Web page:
panel), starting at N(Hi) = 10
12
cm
2
. For N(H i) < 10
13
cm
2
, known as the linear part of the curve of growth, the
equivalent width does not depend on b. The lower left panel shows that, at xed N(Hi), the depth of the profile is smaller
for large b, such that the equivalent width remains constant. On the flat part of t he curve of growth, profiles are saturated
and the equ ivalent width increases with b for constant N(H i). For N(Hi) > 10
20
cm
2
, th e p rofile develops damping wings,
which dominate the equivalent width.
4
obtained and many large statistical surveys of
the different classes of absorption line systems
were published. The emphasis was to character-
ize the number of lines per unit redshift, dN/dz,
stronger than some specified equivalent width
limit. With 4m–class telescopes [equipped with
charge coupled device (CCD) detectors] it was
possible to conduct surveys with a spectral res-
olution of R 1000. The spectral resolution is
defined as R = λ/λ = c/v, so that R = 1000
corresponds to 300 km s
1
or 5
˚
A at λ = 5000
˚
A.
Separate surveys were conducted for Lyα lines,
Mgii doublets, Civ d oublets, and also for Ly-
man limit breaks, all as a function of red shift.
The Lyα line is observable in the optical part of
the spectrum for z > 2.2, Mgii for 0.4 < z < 2.2,
Civ for 1.7 < z < 5.0, and the Lyman limit
break f or z > 3. However, a break is also eas-
ily identified in lower resolution space–based UV
spectra, which extended Lyman limit sur veys to
lower redshift.
In order to consider the cross section of the
sky covered by the different populations, it can
be assumed that absorption will be observed for
all lines of sight within some radius of every lu-
minous galaxy (> 0.05L
K
). (L
K
represents the
Schechter luminosity, i.e. the transition between
the expon ential and the power law forms of the
luminosity function, and corresponds to a K
band absolute magnitude of M
K
= 25). To
explain the observed dN/dz at z 1.5, this
radius would be 70 kpc for strong Civ (detec-
tion sensitivity 0.4
˚
A), and 40 kpc for strong
Mgii (detection sensitivity 0.3
˚
A) and also for
Lyman limit sys tems, implying that the latter
two populations are in fact produced in the same
gas. The higher N(Hi) damped Lyα absorbers
would be produced within 15 kpc of the center
of each galaxy, while the Lyα forest lines would
require a considerably larger region, hundreds of
kpcs around each galaxy to produce a cross sec-
tion consistent with the observed number of weak
lines.
Up until the 1990’s, the focus of quasar ab-
sorption line work was to separately consider the
properties of the individual classes of absorbers
(eg. Lyα forest or Mgii absorbers). In the 1990’s,
however, three different observational advances
led to recognition of the direct connections be-
tween the different classes of quasar absorption
lines, and of direct asso ciations with the popula-
tion of galaxies:
1. Deep images of quasar fields could be ob-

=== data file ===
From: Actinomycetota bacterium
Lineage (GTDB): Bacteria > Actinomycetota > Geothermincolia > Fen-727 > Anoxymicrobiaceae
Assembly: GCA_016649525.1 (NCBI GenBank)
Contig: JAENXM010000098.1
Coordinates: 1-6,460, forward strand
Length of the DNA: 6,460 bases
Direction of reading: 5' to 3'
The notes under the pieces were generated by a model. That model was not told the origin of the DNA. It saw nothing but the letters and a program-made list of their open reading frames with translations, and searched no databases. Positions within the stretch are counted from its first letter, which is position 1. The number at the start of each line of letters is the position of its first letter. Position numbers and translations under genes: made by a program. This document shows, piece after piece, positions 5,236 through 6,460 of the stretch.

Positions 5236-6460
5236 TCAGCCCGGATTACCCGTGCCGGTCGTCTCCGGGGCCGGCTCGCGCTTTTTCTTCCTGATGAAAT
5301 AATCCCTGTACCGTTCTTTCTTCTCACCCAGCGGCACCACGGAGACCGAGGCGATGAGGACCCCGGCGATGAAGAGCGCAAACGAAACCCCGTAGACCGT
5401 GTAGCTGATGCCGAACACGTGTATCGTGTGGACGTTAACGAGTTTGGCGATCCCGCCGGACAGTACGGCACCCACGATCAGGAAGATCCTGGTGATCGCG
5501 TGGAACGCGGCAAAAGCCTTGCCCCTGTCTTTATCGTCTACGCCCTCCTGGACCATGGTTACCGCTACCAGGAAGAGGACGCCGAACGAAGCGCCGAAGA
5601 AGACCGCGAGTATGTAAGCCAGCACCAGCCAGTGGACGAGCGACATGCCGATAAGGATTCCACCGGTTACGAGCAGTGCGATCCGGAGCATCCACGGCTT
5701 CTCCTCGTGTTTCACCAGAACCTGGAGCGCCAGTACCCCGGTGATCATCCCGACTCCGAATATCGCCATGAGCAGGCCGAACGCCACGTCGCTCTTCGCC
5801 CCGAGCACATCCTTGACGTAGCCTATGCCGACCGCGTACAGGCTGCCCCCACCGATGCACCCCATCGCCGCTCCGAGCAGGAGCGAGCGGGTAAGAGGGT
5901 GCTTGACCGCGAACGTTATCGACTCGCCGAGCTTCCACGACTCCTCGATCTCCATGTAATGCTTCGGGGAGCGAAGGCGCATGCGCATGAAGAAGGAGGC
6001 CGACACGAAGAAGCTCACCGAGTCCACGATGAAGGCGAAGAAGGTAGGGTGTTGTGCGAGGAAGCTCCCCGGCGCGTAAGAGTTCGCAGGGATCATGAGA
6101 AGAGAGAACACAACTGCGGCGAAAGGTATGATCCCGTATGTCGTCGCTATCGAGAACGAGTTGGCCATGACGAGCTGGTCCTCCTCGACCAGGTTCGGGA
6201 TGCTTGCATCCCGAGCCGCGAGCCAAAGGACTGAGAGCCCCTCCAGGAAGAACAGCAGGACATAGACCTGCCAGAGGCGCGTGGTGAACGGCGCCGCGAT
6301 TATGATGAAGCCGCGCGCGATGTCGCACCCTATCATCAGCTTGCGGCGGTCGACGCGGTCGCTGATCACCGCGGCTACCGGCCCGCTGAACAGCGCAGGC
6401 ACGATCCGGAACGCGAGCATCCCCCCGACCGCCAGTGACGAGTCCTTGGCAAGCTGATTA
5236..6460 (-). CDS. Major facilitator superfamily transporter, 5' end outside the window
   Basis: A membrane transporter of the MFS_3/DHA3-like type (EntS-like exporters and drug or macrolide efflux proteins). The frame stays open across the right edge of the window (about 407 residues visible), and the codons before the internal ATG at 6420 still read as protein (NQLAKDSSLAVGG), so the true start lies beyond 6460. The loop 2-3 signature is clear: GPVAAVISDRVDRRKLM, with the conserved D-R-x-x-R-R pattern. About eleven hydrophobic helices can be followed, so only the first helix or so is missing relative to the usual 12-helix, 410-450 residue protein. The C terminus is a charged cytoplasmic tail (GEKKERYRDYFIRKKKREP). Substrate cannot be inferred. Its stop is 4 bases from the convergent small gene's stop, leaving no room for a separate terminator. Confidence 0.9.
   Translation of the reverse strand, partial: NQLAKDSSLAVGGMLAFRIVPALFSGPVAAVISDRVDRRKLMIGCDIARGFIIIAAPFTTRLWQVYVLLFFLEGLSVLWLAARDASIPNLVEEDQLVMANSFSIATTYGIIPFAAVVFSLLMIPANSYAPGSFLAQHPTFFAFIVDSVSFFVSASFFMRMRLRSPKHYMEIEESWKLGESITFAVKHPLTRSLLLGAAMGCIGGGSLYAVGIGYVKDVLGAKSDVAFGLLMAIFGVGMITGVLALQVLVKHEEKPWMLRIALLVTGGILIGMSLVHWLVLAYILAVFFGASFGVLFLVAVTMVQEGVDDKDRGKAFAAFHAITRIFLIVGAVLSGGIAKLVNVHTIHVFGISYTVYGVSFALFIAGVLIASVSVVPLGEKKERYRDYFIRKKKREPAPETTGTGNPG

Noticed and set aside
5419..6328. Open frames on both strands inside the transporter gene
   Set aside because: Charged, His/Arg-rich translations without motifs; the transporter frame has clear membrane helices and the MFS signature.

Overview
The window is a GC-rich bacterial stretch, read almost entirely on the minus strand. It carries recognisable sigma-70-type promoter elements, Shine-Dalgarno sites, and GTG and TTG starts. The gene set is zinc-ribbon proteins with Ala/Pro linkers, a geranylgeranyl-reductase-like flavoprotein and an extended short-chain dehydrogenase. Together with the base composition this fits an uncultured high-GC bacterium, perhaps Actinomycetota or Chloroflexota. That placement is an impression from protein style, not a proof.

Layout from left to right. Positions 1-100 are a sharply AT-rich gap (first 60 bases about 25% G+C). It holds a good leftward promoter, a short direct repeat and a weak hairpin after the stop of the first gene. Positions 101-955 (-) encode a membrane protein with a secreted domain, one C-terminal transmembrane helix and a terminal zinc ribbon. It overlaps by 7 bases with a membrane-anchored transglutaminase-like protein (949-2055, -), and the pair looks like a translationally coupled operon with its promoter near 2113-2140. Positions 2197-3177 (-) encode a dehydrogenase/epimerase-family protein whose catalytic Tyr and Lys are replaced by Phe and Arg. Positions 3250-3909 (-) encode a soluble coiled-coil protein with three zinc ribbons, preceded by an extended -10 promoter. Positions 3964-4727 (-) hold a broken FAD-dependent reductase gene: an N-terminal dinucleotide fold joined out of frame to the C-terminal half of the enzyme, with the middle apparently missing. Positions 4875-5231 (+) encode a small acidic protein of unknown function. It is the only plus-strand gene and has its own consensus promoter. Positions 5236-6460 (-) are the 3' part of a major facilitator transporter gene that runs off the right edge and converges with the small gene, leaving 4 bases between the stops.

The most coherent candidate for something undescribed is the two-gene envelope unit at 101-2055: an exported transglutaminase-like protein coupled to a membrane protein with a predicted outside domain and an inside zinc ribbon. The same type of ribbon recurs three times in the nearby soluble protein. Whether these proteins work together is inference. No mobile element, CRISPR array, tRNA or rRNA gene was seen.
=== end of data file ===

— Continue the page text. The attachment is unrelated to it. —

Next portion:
tained, and redshifts of the galaxies in the field
could be determined from low resolution spec-
tra. Steidel found that w henever Mgii absorp-
tion with W
r
(Mgii) > 0.3
˚
A is observed, a lu-
minous galaxy (L
K
> 0.06L
K
) is f ound within
an impact parameter of 38h
1
(L/L
K
)
0.15
kpc
with a r ed shift coincident with that determined
from the absorption lines. Also, it is rare to nd
a galaxy within this impact parameter that does
not produce Mgii absorption. There appears to
be a one–to–one correspondence between strong
Mgii absorption and lum inous galaxies. The
Mgii absorbing galaxies span a range of morpho-
logical types.
2. The High Resolution Spectrograph on the
Keck I 10-meter telescope made it possible to ob-
tain quasar spectra at a resolution of R = 45, 000,
which corresponds to 6 km s
1
. The previ-
ous surveys with resolution of order hundreds of
km s
1
identified absorption due to entire galax-
ies and their environments. With 6 km s
1
res-
olution it became possible to resolve structure
within a galaxy: the clouds in its halo, the in-
terstellar medium of its disk, and the satellites
and infalling gas clouds in its environment. Fig-
ure 4 is a dramatic illustration of this contrast for
the Mgii absorber at z = 0.93 toward the quasar
PG 1206 + 459.
3. The Faint Object Spectrograph (FOS) on
the Hubble Space Telescope provided resolution
R 1000 in the UV, from 1400–3300
˚
A. Obser-
vations of Lyα forest clouds could be extended
from z = 2.2 down to the present epoch. Fur-
thermore, absorption from a given galaxy could
be observed in numerous transitions; if Mgii was
5
5390 5400 5410 5420
0
.5
1
1.5
2960 2980 3000 3020
0
.5
1
1.5
5000 5500 6000 6500 7000
0
2000
4000
6000
Fig. 4.— Dramatic demonstration of gains due to h igh resolution spectroscopy of the Mgii doublet. The top panel is
a R = 3000 spectrum of PG1206 + 459. The d oublet that is apparent at an observed wavelength of 5400
˚
A is due to
Mgii absorption from a system at z = 0.927. The middle panel shows the remarkable kinematic struct ure that is revealed
at the resolution (R = 45, 000) of the Keck/HIRES spectrograph of the same quasar. The 2796
˚
A transition is resolved
into multiple components (5583–5592
˚
A), which also appear in the 2803
˚
A transition (5396–5406
˚
A). This system can be
separated in two “clusters of clouds, labeled “A” and “B”. Another weaker Mgii doublet is observed at 5409 and 5423
˚
A,
from a system at z = 0.934
˚
A, labeled with a “C”. The solid line through these complex Mgii profiles is the result of multiple
Voigt profile fitting, with a cloud centered on each of the ticks drawn above the spectrum. The lower panel shows the
Civ doublets associated with the same three systems, observed with the Faint Object Spectrograph on HST, but at much